A Step-by-Step Guide to the Perfect Summer Charcuterie Board (2024)

A Step-by-Step Guide to the Perfect Summer Charcuterie Board (1)

Seasonal charcuterie boards are a simple and tasty dish to make–especially in the summertime when you don’t feel like cooking. Expert skills aren’t required, and with so much fresh and colorful produce this time of year, it’s sure to be a family favorite. Here is our step-by-step guide for how to assemble a delicious and beautiful summer charcuterie board.

A Step-by-Step Guide to the Perfect Summer Charcuterie Board (2)

1. Pick your board.

To get started, you’ll need to pick the foundation of your charcuterie board. You can use any type of board, but make sure it’s hard, flat, and big enough to fit all ingredients.

Our summer favorites:

  • Wood
  • Granite
  • White marble

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2. Arrange your cheeses.

Scatter three to five cheeses in a variety of shapes, milk sources, and colors on your board. Choose a few mild, medium, and strong cheeses and a mixture of soft, semi-soft, crumbly, semi-hard, and hard cheeses.

Our summer favorites:

  • Mozzarella
  • Chèvre
  • Burrata
  • Gruyère
  • Parmigiano-Reggiano
  • Pecorino
  • Camembert

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3. Add meats.

Arrange three to four of your favorite cured meats on your board. Incorporate a variety of textures and pre-slice the meats for easy grabbing.

Our summer favorites:

  • Prosciutto
  • Salami
  • Salmon

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4. Add grains.

Offer an assortment of grains so there is something for everyone. Mix it up with different shapes, flavors, and sizes.

Our summer favorites:

  • Grilled baguette slices
  • Mini toasts
  • Water crackers
  • Pretzel thins

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5. Add condiments.

Add some flavor to your board by using both sweet and savory condiments, spreads, and dips. Use a combination of small bowls and jars, and don’t forget spreaders.

Our summer favorites:

  • Honey
  • Fig spread
  • Berry preserves
  • Mango chutney
  • Grainy mustard
  • Pesto

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6. Fill in the gaps.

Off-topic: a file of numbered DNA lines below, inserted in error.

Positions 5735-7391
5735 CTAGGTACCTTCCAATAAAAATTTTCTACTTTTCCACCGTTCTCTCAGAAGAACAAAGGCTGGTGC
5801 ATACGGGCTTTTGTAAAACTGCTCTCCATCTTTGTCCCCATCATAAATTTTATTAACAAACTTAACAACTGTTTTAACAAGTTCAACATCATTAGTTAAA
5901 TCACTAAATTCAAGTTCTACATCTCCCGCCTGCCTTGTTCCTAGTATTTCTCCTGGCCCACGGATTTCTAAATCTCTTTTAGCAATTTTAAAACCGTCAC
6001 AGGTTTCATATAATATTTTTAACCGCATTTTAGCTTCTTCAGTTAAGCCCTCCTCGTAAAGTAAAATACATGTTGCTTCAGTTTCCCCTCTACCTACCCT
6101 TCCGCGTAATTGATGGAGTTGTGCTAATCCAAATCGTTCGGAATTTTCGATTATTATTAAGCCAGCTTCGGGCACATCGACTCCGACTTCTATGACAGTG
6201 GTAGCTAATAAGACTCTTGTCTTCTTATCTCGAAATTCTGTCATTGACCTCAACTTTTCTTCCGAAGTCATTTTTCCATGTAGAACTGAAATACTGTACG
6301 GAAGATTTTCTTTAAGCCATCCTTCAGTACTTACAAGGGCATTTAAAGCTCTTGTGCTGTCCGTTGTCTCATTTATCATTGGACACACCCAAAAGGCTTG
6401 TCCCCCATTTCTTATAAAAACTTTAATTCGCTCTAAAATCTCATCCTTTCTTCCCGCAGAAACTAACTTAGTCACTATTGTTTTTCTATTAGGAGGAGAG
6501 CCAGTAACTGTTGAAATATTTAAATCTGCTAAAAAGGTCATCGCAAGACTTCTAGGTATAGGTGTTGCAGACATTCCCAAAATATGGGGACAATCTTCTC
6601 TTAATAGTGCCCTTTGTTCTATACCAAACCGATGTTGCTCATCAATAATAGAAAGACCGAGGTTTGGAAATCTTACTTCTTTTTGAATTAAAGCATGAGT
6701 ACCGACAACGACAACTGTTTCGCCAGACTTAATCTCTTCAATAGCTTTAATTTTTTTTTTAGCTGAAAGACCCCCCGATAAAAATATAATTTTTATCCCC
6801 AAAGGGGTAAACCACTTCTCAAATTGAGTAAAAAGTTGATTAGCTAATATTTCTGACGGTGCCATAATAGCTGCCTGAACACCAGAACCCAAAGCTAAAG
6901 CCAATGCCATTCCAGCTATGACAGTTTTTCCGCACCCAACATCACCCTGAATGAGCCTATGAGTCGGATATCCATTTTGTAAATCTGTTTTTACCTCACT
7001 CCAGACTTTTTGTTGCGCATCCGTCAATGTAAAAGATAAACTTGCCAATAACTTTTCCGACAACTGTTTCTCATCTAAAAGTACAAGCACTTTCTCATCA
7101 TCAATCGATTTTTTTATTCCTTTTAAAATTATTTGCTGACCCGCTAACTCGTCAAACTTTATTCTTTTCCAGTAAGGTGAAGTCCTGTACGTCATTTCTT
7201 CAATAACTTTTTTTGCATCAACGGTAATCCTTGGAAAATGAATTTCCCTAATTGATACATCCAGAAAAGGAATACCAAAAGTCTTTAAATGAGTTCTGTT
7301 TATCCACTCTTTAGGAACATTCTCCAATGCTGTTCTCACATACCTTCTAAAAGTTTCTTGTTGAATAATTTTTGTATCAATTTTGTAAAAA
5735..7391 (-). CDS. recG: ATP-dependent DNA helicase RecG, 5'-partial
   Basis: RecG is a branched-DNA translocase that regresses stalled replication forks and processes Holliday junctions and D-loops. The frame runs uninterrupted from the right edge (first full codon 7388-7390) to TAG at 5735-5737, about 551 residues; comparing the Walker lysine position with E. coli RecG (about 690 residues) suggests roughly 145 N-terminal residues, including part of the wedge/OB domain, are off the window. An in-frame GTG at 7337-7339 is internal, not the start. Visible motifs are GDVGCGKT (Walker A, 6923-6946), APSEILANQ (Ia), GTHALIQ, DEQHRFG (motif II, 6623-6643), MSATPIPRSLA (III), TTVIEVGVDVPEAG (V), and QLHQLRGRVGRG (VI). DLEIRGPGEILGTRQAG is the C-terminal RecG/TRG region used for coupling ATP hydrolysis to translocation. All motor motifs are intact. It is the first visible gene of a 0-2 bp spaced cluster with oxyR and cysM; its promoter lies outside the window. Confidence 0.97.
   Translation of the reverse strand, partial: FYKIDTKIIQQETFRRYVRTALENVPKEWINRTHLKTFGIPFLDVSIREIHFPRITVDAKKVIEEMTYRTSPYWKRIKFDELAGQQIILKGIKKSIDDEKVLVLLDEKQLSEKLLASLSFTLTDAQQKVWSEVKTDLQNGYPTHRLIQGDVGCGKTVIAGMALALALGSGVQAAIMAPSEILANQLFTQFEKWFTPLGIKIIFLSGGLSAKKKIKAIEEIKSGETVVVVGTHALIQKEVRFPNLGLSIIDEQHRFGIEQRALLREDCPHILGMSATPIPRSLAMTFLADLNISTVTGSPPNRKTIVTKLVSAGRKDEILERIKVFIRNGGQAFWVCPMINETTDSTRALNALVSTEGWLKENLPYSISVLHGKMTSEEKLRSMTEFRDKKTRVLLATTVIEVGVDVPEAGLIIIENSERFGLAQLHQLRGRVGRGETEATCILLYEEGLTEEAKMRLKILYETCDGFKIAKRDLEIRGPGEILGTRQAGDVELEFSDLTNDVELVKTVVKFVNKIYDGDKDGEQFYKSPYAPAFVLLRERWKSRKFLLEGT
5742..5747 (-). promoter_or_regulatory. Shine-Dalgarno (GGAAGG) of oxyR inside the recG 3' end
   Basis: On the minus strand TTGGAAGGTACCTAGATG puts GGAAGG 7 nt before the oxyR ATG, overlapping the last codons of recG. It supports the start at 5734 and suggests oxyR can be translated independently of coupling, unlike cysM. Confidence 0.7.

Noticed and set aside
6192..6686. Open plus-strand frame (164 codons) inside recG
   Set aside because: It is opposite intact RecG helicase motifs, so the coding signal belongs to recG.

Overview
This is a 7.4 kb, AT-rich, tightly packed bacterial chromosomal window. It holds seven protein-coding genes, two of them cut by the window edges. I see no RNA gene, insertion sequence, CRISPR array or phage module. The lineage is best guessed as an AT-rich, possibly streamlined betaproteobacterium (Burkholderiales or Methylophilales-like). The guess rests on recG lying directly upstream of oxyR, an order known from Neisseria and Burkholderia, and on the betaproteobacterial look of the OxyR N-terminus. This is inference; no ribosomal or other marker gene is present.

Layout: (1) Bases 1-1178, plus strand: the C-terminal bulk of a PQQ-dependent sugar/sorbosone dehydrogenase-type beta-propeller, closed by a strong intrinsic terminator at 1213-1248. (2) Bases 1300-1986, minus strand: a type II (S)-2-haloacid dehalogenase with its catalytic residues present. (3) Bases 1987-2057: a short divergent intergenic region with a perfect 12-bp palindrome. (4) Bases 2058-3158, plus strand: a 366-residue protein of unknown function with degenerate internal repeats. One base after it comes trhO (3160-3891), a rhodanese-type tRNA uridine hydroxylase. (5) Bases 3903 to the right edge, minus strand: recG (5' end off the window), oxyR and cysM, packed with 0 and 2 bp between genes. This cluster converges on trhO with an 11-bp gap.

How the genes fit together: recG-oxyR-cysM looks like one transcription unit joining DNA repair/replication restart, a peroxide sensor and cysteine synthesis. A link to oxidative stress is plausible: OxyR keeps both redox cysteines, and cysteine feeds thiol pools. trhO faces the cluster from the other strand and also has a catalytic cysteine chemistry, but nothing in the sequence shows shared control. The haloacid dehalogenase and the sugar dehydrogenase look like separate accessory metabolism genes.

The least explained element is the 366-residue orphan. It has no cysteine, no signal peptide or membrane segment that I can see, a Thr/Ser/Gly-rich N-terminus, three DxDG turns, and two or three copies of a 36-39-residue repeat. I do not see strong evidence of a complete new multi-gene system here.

The key to a beautiful charcuterie board is no empty space. Fill in any gaps with seasonal fruits, veggies, and nuts. It’s likely your board has lots of earthy tones, so now is the time to add some color with fresh produce.

The best summer charcuterie board might include:

  • Almonds
  • Pistachios
  • Candied walnuts
  • Cherries
  • Cantaloupe
  • Berries
  • Stone fruits
  • Figs
  • Cucumbers
  • Cherry tomatoes
  • Baby zucchinis

To make the most of your seasonal produce and keep it fresh and tasty for longer, check out ""

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7. Garnish.

No board is complete without some decoration! Sprinkle in some of your own summer charcuterie board ideas for a final touch or add some festive décor, seasonal herbs and plants, or greenery.

Our summer favorites:

  • Thyme sprigs
  • Arugula
  • Mint
  • Edible flowers

Pair Your Seasonal Charcuter Board with a Refreshing Mocktail!

Now you have a delicious summer charcuterie board to munch on, it's time to really savor the season with these "5 Mocktail Recipes That are Perfect for Summer."

Seasonal Charcuterie Board FAQs

What is a charcuterie board?

A charcuterie board is a sharable appetizer dish that’s usually presented on a wooden or slate board. It typically includes foods such as cheese, crackers, cured meats, dried fruits, and pickled vegetables.

What are the two main charcuterie items?

The two main items in a charcuterie board are meat and cheese. Still, the goal is to provide a variety of meats and cheeses to suit all tastes. You can also accompany the meat and cheese with crackers, fruits, nuts, and more.

What do you put on a charcuterie board in the summer?

Add a variety of in-season fruits and vegetables to your summer charcuterie board. Summer fruit and vegetable ideas include peaches, berries, mangos, cucumbers, tomatoes, and okra.

How do you keep a charcuterie board cool outside?

The easiest way to keep a charcuterie board from getting hot is setting it in the shade. You can also invest in a chilled serving platter or use ice packs or gel packs underneath the board or in between foods to keep it cool.

What kind of cheese do you put on a summer charcuterie board?

You might consider low-moisture cheeses to add to your summer charcuterie board. Low- to medium-moisture cheeses include Parmesan, mozzarella, and Manchego.

What is the 3333 rule for a charcuterie board?

The 3333 rule applies to the number of foods to create the perfect board. To follow the 3,3,3,3 rule, stick to three cheeses, three meats, three starches, and three accoutrements.

How do you calculate charcuterie per person?